We in the Western world are sometimes isolated from the cultural richness found elsewhere. Here is exhibit number one. Perhaps Israel’s greatest songwriter was Naomi Shemer. Naomi Sapir was born in 1930 in a kibbutz, Kvutzat Kinneret, near the Sea of Galilee, and was immersed in Israeli culture from the beginning of her life. Her musical talent was evident early on when she led community singing on the kibbutz. After studying at the academy of music in Jerusalem, she returned to the kibbutz to teach music and write children’s songs. When drafted into the Israel Defense Forces, she served in an entertainment troupe and wrote several songs for the command all while continuing her studies at the Rubin Academy in Jerusalem and in Tel Aviv. After discharge, she married Gideon Shemer and they lived in a kibbutz, then later in Tel Aviv. She continued to write musicals and songs, all which were imbued with a love of her homeland. In 1967, she wrote a love song to a city, “Jerusalem of Gold” for the annual Israel Song Festival in Jerusalem. This earned her the Song of the Year award and revived public excitement in the previously ho-hum attitude toward the festival. From this, she was crowned with the unofficial title of “First Lady of Israeli Song”. The song was instantly popular and functioned as a second national anthem during the 1967 Six-Day War and the reunification of Jerusalem. Her marriage ended in divorce and she married attorney Mordechai Horowitz in 1969. When she was awarded the Israel Prize in 1983, the judges wrote: “The Israel Prize is awarded to Naomi Shemer for her songs, which everyone sings, because of their poetic and musical merit and the wonderful blend of lyrics and music, and also because they express the emotions of the people.” She continued to write up to her death of cancer in 2004 and was buried at her birthplace. Prime Minister Ariel Sharon said “Using marvelous lyrics and melodies, she succeeded in connecting us to our roots, to our origins, to the beginnings of Zionism.” In 2005, Shemer was voted the 6th greatest Israeli of all time in an online poll conducted by an Israeli newspaper.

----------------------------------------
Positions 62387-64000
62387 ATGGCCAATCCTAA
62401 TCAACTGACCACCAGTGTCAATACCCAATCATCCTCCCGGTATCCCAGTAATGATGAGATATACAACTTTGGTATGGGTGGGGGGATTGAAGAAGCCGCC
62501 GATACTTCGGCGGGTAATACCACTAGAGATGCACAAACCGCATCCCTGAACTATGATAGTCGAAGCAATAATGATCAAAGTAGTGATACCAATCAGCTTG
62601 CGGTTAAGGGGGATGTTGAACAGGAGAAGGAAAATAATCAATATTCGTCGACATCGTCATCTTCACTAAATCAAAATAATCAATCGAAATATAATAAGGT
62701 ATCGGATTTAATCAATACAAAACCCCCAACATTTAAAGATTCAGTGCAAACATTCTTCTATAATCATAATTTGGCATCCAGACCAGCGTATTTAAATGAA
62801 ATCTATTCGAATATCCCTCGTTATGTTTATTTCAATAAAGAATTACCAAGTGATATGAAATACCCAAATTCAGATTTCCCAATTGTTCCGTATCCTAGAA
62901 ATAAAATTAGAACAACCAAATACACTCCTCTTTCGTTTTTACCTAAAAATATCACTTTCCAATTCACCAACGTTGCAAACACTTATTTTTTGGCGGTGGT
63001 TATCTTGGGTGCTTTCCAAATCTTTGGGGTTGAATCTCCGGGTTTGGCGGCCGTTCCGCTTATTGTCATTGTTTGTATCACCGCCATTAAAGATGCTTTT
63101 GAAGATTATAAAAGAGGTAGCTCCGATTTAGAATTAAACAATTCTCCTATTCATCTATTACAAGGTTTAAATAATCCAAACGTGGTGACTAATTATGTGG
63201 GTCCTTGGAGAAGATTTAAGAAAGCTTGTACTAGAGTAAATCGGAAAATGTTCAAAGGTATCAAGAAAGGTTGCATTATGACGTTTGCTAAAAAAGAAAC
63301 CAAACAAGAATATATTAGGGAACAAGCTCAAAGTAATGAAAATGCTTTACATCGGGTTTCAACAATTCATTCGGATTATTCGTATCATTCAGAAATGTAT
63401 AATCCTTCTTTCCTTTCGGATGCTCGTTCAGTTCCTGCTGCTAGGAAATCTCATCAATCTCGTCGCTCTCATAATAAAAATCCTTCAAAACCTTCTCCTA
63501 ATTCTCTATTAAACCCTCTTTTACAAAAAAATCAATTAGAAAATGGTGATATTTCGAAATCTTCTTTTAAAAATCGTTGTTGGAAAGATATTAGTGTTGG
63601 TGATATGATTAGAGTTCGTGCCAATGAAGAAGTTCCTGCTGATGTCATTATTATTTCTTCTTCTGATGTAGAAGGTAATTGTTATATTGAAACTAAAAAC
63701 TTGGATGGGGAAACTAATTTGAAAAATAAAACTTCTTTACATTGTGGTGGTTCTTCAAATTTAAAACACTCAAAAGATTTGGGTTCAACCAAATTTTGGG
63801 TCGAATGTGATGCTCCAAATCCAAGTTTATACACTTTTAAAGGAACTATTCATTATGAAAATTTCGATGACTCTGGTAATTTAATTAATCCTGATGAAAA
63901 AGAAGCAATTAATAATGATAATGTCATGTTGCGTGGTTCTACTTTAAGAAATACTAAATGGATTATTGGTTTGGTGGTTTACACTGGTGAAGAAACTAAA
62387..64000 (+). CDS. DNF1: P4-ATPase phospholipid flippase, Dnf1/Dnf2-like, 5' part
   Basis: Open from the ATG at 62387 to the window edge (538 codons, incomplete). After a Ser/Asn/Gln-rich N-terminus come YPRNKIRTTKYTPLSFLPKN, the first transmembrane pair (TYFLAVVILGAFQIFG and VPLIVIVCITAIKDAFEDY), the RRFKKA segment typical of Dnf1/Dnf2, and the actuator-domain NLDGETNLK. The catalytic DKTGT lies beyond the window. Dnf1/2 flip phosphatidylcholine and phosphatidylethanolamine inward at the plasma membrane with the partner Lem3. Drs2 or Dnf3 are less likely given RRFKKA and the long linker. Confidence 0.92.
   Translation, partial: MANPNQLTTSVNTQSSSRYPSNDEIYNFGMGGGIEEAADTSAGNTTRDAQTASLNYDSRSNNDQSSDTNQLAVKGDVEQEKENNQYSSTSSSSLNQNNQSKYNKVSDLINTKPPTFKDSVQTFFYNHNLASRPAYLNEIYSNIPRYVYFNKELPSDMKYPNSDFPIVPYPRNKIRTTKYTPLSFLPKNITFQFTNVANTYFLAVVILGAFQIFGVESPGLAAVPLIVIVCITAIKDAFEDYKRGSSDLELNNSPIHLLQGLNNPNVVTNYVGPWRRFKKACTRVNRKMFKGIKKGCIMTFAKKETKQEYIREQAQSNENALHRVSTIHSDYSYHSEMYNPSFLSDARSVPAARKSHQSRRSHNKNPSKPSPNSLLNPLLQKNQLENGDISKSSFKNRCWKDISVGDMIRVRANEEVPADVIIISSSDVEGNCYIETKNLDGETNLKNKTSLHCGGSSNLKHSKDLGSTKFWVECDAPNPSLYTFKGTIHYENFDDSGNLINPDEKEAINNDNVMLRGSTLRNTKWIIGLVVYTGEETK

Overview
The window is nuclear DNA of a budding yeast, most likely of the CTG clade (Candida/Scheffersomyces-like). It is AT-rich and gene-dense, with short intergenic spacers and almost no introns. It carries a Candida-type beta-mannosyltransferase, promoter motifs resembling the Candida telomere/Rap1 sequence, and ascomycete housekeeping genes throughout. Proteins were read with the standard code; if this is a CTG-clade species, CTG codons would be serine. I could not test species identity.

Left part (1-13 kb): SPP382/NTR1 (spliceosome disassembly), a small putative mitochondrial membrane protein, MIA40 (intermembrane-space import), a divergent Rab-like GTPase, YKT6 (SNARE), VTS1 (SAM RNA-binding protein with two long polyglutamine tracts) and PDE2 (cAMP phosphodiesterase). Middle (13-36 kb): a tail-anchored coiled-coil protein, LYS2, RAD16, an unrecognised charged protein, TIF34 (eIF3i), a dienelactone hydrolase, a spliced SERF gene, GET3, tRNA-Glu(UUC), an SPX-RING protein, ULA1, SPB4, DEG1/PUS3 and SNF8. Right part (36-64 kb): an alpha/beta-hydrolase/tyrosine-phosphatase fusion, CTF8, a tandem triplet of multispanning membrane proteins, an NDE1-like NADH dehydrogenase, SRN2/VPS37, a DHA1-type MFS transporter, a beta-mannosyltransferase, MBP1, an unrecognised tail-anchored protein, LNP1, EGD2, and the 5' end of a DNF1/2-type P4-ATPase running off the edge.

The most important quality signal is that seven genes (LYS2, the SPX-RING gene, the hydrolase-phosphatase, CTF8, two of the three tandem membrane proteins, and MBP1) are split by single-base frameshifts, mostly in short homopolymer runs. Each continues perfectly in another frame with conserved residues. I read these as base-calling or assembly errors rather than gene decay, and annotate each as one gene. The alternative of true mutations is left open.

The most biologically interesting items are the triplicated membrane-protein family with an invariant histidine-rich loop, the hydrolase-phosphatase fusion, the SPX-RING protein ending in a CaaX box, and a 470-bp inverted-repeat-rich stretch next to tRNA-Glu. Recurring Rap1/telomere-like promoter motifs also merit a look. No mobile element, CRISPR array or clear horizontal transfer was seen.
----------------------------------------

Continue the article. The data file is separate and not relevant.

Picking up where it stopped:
Now the story of “Lu Yehi (All We Pray For)”: In 1973, during the Yom Kippur War, she wrote “Lu Yehi”, written to the tune of the Beatles’ “Let It Be” melody. It became the theme song of the Yom Kippur War and expressed national feelings both at the front and at home. It is a prayer for continued safety and growth in the shadow of black clouds and darkness. One hears the sound of shofar and drums. Instead of singing “Let it be”, the song uses the refrain, ‘May it be”. It prays to God, “Grant tranquility and grant strength to all those we love. All that we seek, may it be, may it be”. Her husband, Mordechai, felt the words deserved their own melody, so she wrote a new melody on her way to a television program and performed it for an audience that night. Though most of her songs were secular, this one would certainly qualify as a hymn. How sad that we in the Western world don’t know about her.